For German philosopher Georg Wilhelm Friedrich Hegel, life was a process of constant change. The father of the "zeitgeist" was born 250 years ago.
Georg Wilhelm Friedrich Hegel, the German philosopher who would go on to be one of the most famous thinkers of his era, was born on August 27, 1770, in Stuttgart, in southwest Germany. His parents practiced Pietism, a Lutheran reform movement that emphasized personal religious experience.
Hegel, who showed an affinity for math and Latin, was at the top of his class in school. His parents hoped he would become a priest and sent him to university in nearby Tübingen, where he studied philosophy and Protestant theology.
His roommates at the university seminary were the future philosophers and writers Fredrich Hölderlin (1770-1843) and Friedrich Wilhelm Joseph Schelling (1775-1845). The three young men would wake up at 4 a.m. to debate each other. Whoever overslept had to give up their ration of wine as a punishment.
While Hegel was at seminary, the French Revolution broke out. He celebrated the political upheaval without being a militant revolutionary.
After his studies ended, Hegel was plagued by money problems. He tutored privately and wrote journalistic texts until 1805, when he became a professor. Meanwhile, he also worked on his own writings.
His scholarly career got off to a late start, and he also married late. He was not known to attract people based on his outward appearance; he was perpetually frowning, had an unforgiving penetrating gaze, and is said to have expressed himself uncouthly in the vernacular dialect of the region rather than formal German.
Hegel's handwriting was also considered difficult to decipher — another reason why his theory yielded very different interpretations to this day.
However, it is generally agreed that Hegel was the first philosopher to recognize and address the dimension of change, which he termed "becoming" ("Werden"), in all its fullness. He believed everything in the world was in constant motion: every individual life, nature, history, society. This results in each epoch having its own particular zeitgeist, or general spirit. One historic epoch is not randomly followed by another; instead, there is a principle of logical evolution.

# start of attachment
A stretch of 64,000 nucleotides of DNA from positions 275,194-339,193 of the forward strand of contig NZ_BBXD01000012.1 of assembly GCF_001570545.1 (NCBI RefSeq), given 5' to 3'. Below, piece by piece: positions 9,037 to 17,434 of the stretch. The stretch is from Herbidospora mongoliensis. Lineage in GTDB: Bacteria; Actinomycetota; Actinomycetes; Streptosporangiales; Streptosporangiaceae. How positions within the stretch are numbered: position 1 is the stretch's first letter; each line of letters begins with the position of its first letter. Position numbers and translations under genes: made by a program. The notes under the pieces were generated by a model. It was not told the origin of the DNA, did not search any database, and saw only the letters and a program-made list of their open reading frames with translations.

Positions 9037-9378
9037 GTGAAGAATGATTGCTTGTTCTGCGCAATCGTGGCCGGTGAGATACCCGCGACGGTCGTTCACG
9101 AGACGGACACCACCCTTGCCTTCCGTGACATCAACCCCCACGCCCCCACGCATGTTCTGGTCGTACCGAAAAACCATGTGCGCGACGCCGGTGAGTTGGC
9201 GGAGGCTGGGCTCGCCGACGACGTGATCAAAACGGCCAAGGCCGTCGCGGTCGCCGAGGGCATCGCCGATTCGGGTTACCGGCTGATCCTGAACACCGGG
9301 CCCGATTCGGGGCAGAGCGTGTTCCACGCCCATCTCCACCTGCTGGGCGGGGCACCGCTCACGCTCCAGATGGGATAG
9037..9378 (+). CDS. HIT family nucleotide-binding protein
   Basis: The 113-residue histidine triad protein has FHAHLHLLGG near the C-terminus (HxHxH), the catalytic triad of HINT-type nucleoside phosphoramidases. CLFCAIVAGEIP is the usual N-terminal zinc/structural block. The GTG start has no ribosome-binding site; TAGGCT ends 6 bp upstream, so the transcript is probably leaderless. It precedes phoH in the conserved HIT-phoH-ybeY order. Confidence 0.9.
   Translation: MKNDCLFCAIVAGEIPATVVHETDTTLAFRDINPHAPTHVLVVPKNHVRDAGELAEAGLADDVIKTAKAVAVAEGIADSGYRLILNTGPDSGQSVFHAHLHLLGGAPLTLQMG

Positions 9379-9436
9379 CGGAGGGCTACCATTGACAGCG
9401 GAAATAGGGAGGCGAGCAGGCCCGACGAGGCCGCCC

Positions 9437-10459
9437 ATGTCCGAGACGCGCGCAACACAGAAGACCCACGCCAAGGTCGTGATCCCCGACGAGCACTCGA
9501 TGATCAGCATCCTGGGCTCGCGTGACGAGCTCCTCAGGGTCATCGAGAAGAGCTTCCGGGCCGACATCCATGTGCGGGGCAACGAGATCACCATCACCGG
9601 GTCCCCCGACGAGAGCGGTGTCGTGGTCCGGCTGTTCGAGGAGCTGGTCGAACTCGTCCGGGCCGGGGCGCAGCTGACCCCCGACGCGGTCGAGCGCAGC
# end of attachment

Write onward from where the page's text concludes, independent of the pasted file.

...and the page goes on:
As a metaphor for this, Hegel used the growth cycle of a plant, whose stages occur according to an inner principle. Hegel saw history as following a predetermined logic that repeatedly led to contradictions and revolutions. He was convinced it was dialectic processes of change that consistently brought humanity, and thus history, one step further.
Hegel also applied his theory of becoming to the idea of God. It earned him few friends, especially within the Catholic Church, as he believed that God as an entity had not simply always existed as is, but had rather become what is over time: a "world spirit" ("Weltgeist") that contains and unites all the preceding epochs within it.
When he subsequently dismissed the Catholic dogma of transubstantiation — the physical transformation during a mass of bread and wine into the body and blood of Jesus Christ — he was forced to recant his statement and officially apologize.
Left-leaning thinkers later used Hegel's philosophy as the starting point for dialectical materialism, which emphasizes the importance of real-world conditions separate from the mind. Two of the theory's key thinkers, Karl Marx and Friedrich Engels, were significantly influenced by Hegel, further developing and applying it to class competition.
For his part, Hegel considered enlightened absolutism, the major political ideology of his era, to be the crowning final achievement of the change process, with the Prussian state offering the greatest freedom possible.
Hegel died on November 14, 1831, in Berlin, most likely due to chronic stomach issues. His idea of a "world being," however, lived on.
Adaptation: Cristina Burack